Our ability to walk, run or breathe is dependent on the electric slide of actin, myosin and other proteins within our muscles. Much of our understanding of this synchronized dance comes from studying mice and human patients with genetic mutations that cause muscle weakness. Now, Alan Beggs, director of the Manton Center for Orphan Disease Research at Children’s, has taken a step in a different direction: zebrafish.
By modeling muscle diseases in these fast-growing fish, Beggs hopes to gain quicker insight into how our muscles move and develop therapies, particularly for a group of rare muscle-weakening disorders known as congenital myopathies.
“In the course of just a few days, you can watch an entire zebrafish develop from an egg to a free swimming fish, complete with all the muscles necessary for movement,” says Beggs. “In mice, or other organisms, similar experiments would take months, or even years.”
Collaborating with the lab of Wayne Lencer, chief of the Division of Gastroenterology, Beggs’s postdoctoral fellow Vandana Gupta bred thousands of genetically defective fish and watched them grow from the embryonic stage as their muscles developed. She found several with muscle defects similar to those seen in patients with congenital myopathies, such as multiminicore disease and nemaline myopathy.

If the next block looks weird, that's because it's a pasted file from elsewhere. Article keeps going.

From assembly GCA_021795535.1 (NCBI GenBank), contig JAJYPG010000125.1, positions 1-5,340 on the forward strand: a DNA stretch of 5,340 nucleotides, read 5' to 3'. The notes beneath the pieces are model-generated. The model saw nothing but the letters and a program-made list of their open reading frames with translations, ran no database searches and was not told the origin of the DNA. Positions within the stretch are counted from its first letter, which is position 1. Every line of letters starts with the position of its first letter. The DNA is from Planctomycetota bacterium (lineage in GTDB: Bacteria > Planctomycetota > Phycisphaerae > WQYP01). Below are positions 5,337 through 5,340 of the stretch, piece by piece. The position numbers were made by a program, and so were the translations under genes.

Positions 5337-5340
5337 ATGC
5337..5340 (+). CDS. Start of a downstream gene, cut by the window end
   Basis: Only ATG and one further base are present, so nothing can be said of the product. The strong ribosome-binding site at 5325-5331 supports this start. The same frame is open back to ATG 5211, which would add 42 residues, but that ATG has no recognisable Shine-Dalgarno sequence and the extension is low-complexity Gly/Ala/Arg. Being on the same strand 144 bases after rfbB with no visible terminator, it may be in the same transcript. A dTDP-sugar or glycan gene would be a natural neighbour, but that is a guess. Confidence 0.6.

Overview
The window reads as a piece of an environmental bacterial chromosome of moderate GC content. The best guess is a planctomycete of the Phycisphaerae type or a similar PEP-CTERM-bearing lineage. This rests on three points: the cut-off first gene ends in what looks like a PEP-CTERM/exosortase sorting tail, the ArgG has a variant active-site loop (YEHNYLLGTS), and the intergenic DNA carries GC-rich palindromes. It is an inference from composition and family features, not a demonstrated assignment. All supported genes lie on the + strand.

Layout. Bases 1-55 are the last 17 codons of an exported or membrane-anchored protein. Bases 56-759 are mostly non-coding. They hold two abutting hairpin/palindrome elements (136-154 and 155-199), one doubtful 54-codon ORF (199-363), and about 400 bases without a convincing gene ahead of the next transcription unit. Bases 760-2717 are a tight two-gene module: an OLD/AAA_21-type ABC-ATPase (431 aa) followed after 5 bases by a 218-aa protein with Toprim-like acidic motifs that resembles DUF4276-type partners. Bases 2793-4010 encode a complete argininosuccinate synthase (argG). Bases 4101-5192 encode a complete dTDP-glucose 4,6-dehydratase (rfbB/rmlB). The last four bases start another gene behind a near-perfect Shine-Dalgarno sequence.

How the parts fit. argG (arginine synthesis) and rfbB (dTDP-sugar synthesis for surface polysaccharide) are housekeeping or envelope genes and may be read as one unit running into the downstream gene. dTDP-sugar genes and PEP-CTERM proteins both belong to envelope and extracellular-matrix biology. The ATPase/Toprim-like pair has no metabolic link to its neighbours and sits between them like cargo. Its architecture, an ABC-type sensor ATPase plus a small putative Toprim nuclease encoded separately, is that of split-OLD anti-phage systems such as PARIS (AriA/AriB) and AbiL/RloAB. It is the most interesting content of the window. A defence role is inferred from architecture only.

Now, Gupta is studying these fish to discover the altered genes and determine how they cause muscle weakness. In the future, she hopes to use these fish in large numbers to screen for new drugs to combat these diseases.
With postdoctoral fellow Genri Kawahara, in the lab of Lou Kunkel, director of the Program in Genomics, Gupta is also screening for drugs effective against muscular dystrophy, a more common form of muscle weakness.
“Because zebrafish develop so quickly, we can easily screen thousands of drugs for their effect on muscle development in just a short amount of time,” says Beggs. “That’s the real power of the zebrafish.”